"Houston, We Have Lift-Off"
STUDIES IN CANINE BEHAVIOR
14 September 2005
The one advantage of having this rotating supply of dogs in here is that it has given me the opportunity to really study dog behavior in a way that I wouldn't get if I just lived with Sheila and Kimba. The two of them have worked out this interaction that is pretty consistent, but when you add a third dog into the mix, it gets interesting.
Pepper, for instance, is a real character. He has bonded very closely with me and sleeps in my lap at night. Sheila really wants him to play, but he doesn't seem to have the "fun gene" in him. Maybe it's his age--maybe, at about 7, he's just a crotchety old man. He and Sheila wander around the yard together, but Pepper just isn't into the "chase me around the mulberry bush" sort of play.
Where it gets interesting is with Kimba, who doesn't seem to mind Pepper as much as other dogs we've had here. But there has been this jockeying for position under my desk, which has been Kimba's cave for a very long time.
The first day, you may recall, I was pleased that the two of them seemed to share the space.
Turns out it was an uneasy truce. They have never fought, but if Pepper gets to the office first, he claims the desk and Kimba sleeps on a towel on the floor. If Kimba gets here first, she has stopped sleeping completely under the desk, but sleeps with half of her body on the rug and half on the linoleum. This has the effect, in Pepper's mind, of blocking access to the office and he'll stand in the kitchen howling because he wants in and that big brute of a Kimba won't let him. I'm sure there are "words" exchanged, but never audibly.
Mealtime has also become interesting since Pepper arrived. For one thing, Pepper came with a very bad sneeze (maybe I caught my cold from him), so he has to take antibiotics twice a day, which I give him in pieces of hot dog. The other dogs also get pieces of hot dog, just to keep it all even.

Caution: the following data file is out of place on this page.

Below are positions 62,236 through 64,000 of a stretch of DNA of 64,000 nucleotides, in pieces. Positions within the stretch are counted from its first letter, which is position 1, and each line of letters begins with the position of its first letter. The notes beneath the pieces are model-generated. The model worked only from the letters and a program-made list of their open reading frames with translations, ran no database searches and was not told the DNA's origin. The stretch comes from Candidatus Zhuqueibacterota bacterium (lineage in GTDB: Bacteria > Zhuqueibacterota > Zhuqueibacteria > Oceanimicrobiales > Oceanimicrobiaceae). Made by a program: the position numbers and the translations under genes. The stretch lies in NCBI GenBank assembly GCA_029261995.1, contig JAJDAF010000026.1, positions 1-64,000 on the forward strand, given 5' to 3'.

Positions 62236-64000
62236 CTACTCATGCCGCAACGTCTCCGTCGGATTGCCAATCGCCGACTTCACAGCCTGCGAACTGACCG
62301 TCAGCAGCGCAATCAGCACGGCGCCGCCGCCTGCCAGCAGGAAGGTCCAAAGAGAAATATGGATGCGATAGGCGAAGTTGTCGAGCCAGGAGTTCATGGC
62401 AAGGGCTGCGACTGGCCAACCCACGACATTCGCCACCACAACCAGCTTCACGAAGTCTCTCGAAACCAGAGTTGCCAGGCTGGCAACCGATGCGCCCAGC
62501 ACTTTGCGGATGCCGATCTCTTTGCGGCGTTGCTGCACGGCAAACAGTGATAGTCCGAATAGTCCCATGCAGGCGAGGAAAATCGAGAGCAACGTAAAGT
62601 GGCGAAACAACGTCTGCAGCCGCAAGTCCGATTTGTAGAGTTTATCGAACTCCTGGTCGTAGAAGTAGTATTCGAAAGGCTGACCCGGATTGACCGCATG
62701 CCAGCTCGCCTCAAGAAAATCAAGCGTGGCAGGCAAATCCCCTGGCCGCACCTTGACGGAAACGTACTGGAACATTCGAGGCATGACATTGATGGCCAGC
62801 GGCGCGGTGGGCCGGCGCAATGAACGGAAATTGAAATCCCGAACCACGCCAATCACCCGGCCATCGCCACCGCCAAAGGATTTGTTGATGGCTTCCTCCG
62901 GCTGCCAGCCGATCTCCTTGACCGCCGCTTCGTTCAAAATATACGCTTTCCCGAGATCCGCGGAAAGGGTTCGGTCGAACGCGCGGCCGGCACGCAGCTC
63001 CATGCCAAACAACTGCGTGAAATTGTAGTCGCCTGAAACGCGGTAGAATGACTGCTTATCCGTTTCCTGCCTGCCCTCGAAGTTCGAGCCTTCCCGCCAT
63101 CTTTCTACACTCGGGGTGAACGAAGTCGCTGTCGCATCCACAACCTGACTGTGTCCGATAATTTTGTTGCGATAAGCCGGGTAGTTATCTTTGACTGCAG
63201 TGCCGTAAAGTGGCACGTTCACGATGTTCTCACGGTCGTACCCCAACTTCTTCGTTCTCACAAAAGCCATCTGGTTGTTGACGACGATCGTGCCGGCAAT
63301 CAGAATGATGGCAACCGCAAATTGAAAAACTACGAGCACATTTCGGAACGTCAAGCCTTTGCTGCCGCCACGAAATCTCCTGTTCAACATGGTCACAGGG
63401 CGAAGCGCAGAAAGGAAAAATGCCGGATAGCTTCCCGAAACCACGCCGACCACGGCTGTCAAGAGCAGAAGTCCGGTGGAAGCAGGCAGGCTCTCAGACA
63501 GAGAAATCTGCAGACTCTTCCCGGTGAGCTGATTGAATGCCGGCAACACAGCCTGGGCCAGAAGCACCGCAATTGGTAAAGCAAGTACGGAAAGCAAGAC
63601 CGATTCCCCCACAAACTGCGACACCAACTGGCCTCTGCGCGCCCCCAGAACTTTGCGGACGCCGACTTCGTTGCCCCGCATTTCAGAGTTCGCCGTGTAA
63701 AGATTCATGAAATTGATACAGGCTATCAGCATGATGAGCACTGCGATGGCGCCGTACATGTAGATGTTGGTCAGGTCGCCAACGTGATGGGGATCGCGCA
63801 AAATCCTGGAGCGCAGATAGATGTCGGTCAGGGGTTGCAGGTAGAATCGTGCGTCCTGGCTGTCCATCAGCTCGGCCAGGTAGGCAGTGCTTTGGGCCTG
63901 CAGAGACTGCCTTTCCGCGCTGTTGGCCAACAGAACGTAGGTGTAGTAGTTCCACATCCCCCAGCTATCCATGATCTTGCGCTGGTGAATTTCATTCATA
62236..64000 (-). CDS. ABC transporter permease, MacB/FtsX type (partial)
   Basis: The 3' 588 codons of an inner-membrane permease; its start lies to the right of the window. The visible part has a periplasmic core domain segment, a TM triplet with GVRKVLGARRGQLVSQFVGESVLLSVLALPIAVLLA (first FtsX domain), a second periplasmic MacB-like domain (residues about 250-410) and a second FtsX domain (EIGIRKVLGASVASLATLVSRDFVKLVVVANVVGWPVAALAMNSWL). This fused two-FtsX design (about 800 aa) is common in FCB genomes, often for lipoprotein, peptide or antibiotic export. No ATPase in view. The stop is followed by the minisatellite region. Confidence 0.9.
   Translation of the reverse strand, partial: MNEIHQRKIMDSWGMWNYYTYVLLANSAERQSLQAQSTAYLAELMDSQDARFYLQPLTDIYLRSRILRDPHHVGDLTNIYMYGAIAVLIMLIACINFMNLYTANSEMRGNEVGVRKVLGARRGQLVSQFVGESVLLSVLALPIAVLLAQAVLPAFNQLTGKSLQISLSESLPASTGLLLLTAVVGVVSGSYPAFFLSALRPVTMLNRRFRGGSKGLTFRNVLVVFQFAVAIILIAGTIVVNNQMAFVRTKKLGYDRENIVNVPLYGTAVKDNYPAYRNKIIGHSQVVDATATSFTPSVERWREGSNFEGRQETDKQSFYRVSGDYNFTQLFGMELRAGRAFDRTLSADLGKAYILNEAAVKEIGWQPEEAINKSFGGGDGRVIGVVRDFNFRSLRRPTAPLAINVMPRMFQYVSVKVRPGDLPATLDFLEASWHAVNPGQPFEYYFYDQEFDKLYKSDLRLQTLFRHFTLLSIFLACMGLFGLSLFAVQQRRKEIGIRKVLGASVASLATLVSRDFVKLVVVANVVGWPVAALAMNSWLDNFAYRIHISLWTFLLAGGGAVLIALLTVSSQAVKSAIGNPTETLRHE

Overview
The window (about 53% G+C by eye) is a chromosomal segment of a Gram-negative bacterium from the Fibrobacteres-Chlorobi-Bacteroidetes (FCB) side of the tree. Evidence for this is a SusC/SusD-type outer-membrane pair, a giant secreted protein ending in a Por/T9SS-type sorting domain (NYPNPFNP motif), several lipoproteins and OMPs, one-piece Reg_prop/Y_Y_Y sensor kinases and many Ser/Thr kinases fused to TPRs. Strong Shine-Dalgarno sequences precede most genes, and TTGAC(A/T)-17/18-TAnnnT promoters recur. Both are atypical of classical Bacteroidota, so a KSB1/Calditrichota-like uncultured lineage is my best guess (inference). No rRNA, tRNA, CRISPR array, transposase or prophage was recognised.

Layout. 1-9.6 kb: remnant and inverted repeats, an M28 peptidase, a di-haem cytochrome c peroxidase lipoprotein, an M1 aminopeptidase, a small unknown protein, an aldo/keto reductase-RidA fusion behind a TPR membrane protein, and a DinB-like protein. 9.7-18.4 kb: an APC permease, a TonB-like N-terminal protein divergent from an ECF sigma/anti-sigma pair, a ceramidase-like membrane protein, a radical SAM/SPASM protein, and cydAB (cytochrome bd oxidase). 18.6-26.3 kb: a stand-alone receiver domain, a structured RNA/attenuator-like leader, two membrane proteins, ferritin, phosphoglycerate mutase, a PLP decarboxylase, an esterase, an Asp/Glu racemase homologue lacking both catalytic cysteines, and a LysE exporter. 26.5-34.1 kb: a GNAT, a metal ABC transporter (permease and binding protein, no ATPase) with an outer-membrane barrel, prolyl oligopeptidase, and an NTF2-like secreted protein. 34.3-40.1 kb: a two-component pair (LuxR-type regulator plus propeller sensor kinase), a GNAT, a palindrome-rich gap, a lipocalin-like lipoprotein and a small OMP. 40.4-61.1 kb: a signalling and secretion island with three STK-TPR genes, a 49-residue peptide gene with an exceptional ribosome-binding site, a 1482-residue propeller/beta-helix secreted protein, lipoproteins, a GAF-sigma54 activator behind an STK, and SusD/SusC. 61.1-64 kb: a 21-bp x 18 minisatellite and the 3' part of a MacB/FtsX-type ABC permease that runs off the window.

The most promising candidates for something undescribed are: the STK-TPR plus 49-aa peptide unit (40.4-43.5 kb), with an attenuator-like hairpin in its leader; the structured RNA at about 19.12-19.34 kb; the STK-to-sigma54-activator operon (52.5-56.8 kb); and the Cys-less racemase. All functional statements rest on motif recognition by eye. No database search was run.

But when it comes time for an official meal, Kimba gets fed in the dining room, Pepper in the kitchen, and Sheila in the family room. Kimba and Sheila long ago worked out a system where by Kimba finishes her food first and then goes into the family room and sits behind Sheila, waiting for her to finish so Kimba can lick up any crumbs.
But now Sheila won't eat her own food because she's so afraid that I'm sneaking treats to Pepper in the kitchen, and Pepper won't eat if I'm not in the kitchen with him. If I sit in the family room, Sheila will eat; if I stand in the kitchen, Pepper will eat. But if Pepper comes into the family room while Sheila is eating, there is growling involved, so it's an interesting juggling act I do to get all the dogs to eat. Then, of course, if Pepper has come into the family room to check and make sure I'm there, Kimba may steal his food while he's gone.
Sheila "speaks" non-verbally as clearly as if she had the power of language. She wants so much for Pepper to play with her. She'll crouch and run away, trying to entice him to chase her. When that doesn't work, she'll get a toy and bring it to him and throw it up in the air, frustrated that he ignores her.
She has also figured out that I don't like her to bark outside. We've had complaints from neighbors if she barks too early because she barks right by their bedroom window, so I'm very aware of her barking before about 8 a.m. She doesn't bark a lot, but when there are other dogs in the neighborhood who bark, or if a dog walks by, or if there are garbage men in the area, she does.
I've begun to think, however, that she has figured out that if she
barks, I'll call her inside and give her a treat. I started calling her when she
barked and then after she came inside, I would give her a treat and tell her what a good
dog she was for coming. But she started coming in and expecting a treat, so we're
now going with intermittent rewards. Sometimes she gets a treat, sometimes she gets
petted, sometimes she gets nothing. I'm determined to prove I'm smarter than she is,
and it doesn't always work.
PHOTO OF THE DAY
More of Peggy's tulips